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Apparently, the 2016 presidential campaign is already in full swing
If the perpetual campaign never stops long enough for politicians to actually govern, how are we to know which candidates to vote for?
 
Smells like campaign spirit.
Smells like campaign spirit. Chip Somodevilla/Getty Images, Alex Wong/Getty Images

It just keeps getting earlier and earlier, doesn't it? Barack Obama has not even served one-fifth of his second term as president. But if you read the papers Friday, you would have thought we were deep into 2016 campaign mode. Over at The Hill, you would have seen a recap of David Axelrod proclaiming Hilary Clinton the winner of the Democratic presidential primary. Meanwhile, Ted Cruz and Rand Paul, neither of whom represents a state located anywhere near Iowa, are off to talk to crowds of future Iowa caucus voters... presumably to pledge their devotion to ethanol subsidies and generally say anything and everything they believe will make that particular class of Iowans like them.

It is somewhat amusing to hear Axelrod pontificate about how Clinton has the nomination locked up, because if I recall correctly, he diced her to pieces in 2008 for having just that kind of hubris. It all seems so neat now, but I suspect that the Democratic Party establishment is going to come out of this looking like Lucy pulling the football away from Charlie Brown (Clinton) once they realize that she is old and has an immense amount of history that Republicans (and fellow Democrats) can and will use to make her trip to the top of the political mountain excruciatingly painful, if not wholly impossible.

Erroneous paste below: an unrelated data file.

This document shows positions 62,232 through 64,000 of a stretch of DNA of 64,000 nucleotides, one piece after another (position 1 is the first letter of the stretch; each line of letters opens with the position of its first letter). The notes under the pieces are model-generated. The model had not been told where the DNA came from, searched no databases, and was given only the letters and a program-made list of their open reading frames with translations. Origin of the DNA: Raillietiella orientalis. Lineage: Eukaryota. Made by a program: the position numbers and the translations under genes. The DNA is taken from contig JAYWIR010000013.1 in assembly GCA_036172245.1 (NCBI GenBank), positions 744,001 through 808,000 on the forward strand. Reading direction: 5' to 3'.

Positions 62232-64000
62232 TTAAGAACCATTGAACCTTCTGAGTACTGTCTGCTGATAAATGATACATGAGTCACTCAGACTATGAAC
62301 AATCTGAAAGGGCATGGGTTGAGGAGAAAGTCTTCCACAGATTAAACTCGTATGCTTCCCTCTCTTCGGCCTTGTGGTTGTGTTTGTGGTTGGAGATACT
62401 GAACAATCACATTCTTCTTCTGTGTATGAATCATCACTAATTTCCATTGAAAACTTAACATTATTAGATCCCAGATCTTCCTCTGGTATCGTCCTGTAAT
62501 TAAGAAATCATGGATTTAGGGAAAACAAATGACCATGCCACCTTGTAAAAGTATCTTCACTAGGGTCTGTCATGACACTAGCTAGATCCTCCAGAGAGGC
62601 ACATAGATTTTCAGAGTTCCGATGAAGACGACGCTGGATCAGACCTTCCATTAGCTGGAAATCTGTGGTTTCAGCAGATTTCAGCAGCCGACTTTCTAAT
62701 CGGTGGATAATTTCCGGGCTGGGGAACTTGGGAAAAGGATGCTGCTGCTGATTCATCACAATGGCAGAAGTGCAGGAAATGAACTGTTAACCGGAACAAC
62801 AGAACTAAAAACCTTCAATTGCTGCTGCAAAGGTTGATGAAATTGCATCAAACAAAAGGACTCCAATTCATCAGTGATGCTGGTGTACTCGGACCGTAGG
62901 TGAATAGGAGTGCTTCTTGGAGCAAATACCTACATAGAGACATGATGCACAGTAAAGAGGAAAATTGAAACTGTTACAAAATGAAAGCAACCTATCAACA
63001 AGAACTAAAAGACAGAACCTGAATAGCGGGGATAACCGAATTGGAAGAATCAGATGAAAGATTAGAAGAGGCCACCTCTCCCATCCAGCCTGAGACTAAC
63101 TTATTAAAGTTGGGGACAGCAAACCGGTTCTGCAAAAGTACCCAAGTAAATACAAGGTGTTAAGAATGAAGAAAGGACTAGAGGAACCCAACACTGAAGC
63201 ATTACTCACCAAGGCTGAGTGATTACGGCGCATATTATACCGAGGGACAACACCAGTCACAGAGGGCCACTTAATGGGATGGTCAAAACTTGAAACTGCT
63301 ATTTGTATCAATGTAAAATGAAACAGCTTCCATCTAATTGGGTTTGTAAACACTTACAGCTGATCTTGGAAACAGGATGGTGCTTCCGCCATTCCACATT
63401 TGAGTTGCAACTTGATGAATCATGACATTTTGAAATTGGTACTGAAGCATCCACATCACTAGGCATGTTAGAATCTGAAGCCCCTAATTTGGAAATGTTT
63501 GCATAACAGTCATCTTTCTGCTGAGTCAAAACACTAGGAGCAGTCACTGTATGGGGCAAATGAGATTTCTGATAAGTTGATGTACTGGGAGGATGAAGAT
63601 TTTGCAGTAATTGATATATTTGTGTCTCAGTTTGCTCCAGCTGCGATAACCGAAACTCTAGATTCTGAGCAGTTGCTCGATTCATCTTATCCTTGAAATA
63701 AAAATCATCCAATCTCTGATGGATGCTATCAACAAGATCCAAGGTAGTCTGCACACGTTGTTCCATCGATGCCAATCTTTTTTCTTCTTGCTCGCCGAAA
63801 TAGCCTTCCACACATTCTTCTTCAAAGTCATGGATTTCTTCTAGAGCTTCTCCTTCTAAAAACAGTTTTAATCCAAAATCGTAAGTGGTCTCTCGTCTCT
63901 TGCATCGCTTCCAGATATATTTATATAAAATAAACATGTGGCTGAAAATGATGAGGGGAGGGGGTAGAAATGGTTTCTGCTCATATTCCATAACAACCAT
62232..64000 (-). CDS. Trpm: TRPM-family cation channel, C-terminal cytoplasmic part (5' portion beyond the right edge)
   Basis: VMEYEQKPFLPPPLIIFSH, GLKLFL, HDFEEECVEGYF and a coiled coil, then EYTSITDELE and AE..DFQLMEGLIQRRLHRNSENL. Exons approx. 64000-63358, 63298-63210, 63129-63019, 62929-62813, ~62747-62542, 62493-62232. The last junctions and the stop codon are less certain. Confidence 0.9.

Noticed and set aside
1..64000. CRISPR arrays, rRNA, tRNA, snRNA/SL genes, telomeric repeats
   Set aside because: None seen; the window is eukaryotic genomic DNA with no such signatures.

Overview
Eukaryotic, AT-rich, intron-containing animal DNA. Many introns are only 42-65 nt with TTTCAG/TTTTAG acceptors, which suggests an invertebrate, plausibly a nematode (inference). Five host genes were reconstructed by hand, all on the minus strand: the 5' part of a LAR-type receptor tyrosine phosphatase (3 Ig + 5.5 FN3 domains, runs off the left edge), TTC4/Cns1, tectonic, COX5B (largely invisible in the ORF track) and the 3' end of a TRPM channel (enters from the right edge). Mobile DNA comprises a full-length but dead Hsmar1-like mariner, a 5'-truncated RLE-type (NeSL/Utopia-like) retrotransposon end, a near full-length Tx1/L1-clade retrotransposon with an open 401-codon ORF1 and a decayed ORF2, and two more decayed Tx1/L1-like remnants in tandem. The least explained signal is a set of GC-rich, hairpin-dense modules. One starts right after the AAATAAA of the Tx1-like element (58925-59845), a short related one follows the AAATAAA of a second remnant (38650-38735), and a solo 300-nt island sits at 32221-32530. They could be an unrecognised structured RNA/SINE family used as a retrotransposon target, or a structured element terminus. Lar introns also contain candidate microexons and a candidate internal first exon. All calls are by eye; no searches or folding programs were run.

And then you have Cruz and Paul, two relatively inexperienced but talented favorites of the far right of the Republican Party base taking their acts to Iowa, where they will no doubt play well. But you have to ask yourself: Is this really how you show you are presidential material? Has our political system really become all sizzle and no steak, to the point where our talented elected officials feel that the best way for them to make a name for themselves three years out of the next election is talking in Iowa rather than being a rainmaker in the Senate?

I suppose our current president's political past more or less answers that question. But as so many before me have observed, if the perpetual campaign never stops long enough for the candidates to, you know, actually govern, how the hell are we to know which candidates to vote for?

 
Jeb Golinkin is a graduate of the University of Texas School of Law and writes about U.S. politics and policy for TheWeek.com. From 2008 to 2011, he served as an editor and reporter for Frum Forum/New Majority. Email him at jgolinkin@gmail.com.

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